27 Jan 2017
Version 2.3 of Count The Days Left has now hit the App Store for your viewing pleasure.
I finally got around to upgrading the code to Swift 3. The Xcode migration code did a reasonable job with the syntax changes, but missed a few things around interface changes - especially in the WatchOS code - that
I had to fix manually.
I also fixed a very minor logic error in the date calculation in the settings page. Quite amazing it had been sitting there in plain sight for a long time without me noticing it.
Not much more to do in the app right now, but maybe WWDC in the summer will bring some exciting new areas in which to play in?
12 Jan 2017
In the near future, Writing on Tablets is obviously be massive success, when the whole world discovers pearls of wisdom like these.
However right now, I get many more readers on Medium - although still not many! - so I’m currently duplicating posts from the website to Medium.
I want to automate this, and in theory I should be able to do this through IFTTT by hooking up the site’s RSS feed and my Medium account. However, for whatever reason this has never worked for me.
On a PC, it’s pretty easy to copy and paste the website page content into Medium, but as ever this isn’t quite so easy on an iPad.
However, what we do have is the Workflow App to help, and I’ve built a workflow to do just that.
The workflow takes a selection from Safari as input (via the Share extension), and uses the Medium API to first get your user ID, and then post up the selected content as Markdown.
I also added some code to automatically append an attribution for the original page at the end.
The code needs an Medium Integration Token, which can be generated on your Medium Settings page, but other than that is simple to configure.
I’ve submitted it to the Workflow Gallery, so I’ll add a link if/when it’s approved.
If you’re reading this on Writing on Tablets, the generated Medium article is at https://medium.com/@yeltzland/a-workflow-to-upload-web-content-to-medium-writing-on-tablets-8e5798b8f56e#.49ymh1stz
10 Jan 2017
Big news this week is that Trello is being acquired by Atlassian for a whopping $425 million!
Now I like Trello a lot. I’ve used it for my own projects for a while, as have a few companies I’ve worked with recently. It’s got a nice interface, is easy to use with some powerful extensions and can be easily integrated into other systems to make it really useful.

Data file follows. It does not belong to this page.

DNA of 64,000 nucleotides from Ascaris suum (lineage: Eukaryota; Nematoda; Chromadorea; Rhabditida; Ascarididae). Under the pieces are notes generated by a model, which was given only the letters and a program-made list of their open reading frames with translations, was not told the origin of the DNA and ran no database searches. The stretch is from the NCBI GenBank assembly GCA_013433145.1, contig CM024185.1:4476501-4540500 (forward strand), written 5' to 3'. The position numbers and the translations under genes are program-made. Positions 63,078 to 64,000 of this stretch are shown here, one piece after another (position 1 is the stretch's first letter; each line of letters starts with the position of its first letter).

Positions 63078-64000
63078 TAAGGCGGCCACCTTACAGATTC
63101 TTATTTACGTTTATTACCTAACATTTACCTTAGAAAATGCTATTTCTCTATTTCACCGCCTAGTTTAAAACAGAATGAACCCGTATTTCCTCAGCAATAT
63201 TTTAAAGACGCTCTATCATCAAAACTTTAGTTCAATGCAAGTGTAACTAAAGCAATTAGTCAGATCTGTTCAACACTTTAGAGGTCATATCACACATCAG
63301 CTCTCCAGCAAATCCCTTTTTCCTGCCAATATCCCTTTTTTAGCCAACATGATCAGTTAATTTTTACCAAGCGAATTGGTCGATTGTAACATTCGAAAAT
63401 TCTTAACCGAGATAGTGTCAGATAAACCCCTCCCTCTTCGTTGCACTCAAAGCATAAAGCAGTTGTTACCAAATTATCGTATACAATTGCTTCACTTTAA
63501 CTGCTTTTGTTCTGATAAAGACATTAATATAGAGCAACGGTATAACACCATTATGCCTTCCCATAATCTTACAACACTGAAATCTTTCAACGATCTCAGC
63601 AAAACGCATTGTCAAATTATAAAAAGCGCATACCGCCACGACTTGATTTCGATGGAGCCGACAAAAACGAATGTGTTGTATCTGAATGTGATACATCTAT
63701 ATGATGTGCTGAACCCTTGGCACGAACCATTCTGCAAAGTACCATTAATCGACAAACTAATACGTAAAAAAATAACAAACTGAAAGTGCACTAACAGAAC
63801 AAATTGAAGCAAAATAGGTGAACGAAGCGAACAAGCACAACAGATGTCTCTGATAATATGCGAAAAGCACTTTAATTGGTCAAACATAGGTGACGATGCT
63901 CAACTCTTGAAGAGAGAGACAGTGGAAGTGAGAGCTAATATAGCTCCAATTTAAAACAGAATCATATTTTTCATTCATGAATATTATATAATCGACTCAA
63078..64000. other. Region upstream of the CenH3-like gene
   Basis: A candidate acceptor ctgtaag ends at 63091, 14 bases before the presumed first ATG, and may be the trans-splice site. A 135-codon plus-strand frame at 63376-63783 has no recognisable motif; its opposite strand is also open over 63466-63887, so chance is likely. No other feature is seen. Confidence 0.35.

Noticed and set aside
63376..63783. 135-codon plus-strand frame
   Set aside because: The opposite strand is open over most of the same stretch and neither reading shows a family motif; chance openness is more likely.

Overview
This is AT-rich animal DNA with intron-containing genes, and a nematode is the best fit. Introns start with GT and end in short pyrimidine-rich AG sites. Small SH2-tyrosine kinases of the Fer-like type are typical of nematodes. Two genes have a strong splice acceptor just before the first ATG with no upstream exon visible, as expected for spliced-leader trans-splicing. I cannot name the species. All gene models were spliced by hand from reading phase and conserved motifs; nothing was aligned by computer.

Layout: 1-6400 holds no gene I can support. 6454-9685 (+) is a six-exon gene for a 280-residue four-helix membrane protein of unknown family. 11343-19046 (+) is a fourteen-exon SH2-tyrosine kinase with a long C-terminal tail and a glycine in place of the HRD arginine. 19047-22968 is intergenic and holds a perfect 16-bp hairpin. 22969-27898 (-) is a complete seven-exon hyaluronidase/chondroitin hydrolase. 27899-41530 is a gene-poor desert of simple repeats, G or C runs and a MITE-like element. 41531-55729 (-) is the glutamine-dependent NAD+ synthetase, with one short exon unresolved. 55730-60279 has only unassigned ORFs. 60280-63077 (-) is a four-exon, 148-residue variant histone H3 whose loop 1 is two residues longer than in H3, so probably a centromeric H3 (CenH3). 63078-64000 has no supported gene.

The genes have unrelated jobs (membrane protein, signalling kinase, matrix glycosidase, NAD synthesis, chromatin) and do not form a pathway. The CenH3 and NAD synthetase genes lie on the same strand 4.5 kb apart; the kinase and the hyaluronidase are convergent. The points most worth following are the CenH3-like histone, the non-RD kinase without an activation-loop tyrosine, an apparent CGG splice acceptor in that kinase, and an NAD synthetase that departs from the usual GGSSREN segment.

However recently I’ve switched to using GitHub Projects for tracking my work items and I’m pretty happy about doing so.
GitHub Projects has a similar style Kanban card-based interface, but has no extensions and as far as I can tell, and the API
is currently only in Preview mode. The web interface is also slightly flaky in Safari on iOS.
So what’s to like? Well for me, the big advantage is that the work items are right next to the code in GitHub, so it’s really easy to find when you are working on multiple projects.
It integrates perfectly into managing issues via GitHub - great for my open-source projects, especially when following the GitHub Flow process using pull requests
Also, even though Trello is very extensible, I never really use those power features, and a simple Kanban board is enough for me.
I really hope GitHub do add a few more features to their Projects board - for example webhooks for when a card changes column, and the ability to assign cards to commits - but for now it’s good enough for me.
It’s interesting Atlassian recognise the potential synergies with their existing software management software too. However I’ve recently gone all in with using GitHub, and I’m really happy about that decision right now.
08 Jan 2017
Just a quick note today.
In case you were following closely and thought I’d be unbelieveably productive and added lots of posts, I’ve
moved over my old blog posts from my bravelocation.com site on to here.
I didn’t make sense to have two homes for my writing, so this is now the home for all my posts. Some of them
date back to 2005 when they lived on my old MSDN blog and are now chiefly interesting from a historical point of view.
07 Jan 2017
2016 was a pretty depressing time on social media. So much political
upheaval both here in the UK and the US - mostly in a bad way - has meant all sorts of problems with trolling, fake news, isolation in political bubbles. etc. etc.
Clearly I can’t do anything about these problems for everyone, but I can try to be more selective in how I use the various networks to get a more positive experience for ME.